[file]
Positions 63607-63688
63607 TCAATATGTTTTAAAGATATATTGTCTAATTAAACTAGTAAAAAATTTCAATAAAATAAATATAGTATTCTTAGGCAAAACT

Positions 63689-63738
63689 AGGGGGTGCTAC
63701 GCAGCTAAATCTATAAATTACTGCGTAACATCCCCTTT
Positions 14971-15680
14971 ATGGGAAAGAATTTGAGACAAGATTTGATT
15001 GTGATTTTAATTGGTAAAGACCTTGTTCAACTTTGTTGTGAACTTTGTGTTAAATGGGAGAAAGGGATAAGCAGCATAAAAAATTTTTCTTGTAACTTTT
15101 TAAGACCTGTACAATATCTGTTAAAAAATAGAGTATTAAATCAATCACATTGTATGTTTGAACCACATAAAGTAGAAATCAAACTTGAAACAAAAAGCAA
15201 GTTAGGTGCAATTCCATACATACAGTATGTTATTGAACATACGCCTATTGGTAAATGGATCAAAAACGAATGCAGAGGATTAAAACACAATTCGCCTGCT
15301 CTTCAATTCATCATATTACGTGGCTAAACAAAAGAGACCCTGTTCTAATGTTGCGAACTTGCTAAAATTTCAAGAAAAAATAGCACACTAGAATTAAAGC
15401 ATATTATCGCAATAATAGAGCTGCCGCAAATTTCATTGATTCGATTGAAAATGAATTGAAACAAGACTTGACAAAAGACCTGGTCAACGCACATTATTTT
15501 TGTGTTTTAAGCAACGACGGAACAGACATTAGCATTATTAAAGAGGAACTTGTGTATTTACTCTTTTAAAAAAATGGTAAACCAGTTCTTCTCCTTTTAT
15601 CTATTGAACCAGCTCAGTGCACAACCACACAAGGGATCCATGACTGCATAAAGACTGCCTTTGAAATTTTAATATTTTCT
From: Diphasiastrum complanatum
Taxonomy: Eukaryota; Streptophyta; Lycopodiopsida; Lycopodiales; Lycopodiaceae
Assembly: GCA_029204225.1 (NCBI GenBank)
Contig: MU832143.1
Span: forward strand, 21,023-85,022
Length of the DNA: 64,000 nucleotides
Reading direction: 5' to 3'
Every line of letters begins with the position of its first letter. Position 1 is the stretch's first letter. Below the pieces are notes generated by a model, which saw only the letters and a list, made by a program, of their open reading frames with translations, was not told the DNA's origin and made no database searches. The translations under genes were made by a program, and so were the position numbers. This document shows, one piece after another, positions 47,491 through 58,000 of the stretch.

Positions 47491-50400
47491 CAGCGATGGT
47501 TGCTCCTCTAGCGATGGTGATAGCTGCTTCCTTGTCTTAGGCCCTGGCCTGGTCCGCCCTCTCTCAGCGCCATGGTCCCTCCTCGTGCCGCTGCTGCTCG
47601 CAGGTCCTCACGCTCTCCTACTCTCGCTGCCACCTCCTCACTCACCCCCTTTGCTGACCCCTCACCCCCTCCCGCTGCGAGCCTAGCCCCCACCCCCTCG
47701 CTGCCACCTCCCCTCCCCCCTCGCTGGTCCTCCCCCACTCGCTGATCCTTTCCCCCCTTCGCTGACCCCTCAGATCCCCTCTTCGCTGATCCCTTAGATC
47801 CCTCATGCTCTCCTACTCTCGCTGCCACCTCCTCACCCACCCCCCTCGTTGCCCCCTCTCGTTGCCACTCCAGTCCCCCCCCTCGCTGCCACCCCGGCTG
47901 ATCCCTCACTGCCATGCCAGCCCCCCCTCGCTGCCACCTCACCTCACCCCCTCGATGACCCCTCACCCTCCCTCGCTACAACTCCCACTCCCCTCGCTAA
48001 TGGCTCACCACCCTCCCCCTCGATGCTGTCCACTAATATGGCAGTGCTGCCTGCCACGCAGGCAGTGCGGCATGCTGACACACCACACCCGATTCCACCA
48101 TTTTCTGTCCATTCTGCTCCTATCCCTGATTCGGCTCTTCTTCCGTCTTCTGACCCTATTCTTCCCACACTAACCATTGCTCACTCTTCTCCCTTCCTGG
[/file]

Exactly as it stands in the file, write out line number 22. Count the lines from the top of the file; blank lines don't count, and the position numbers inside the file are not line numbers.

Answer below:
Every line of letters begins with the position of its first letter. Position 1 is the stretch's first letter. Below the pieces are notes generated by a model, which saw only the letters and a list, made by a program, of their open reading frames with translations, was not told the DNA's origin and made no database searches. The translations under genes were made by a program, and so were the position numbers. This document shows, one piece after another, positions 47,491 through 58,000 of the stretch.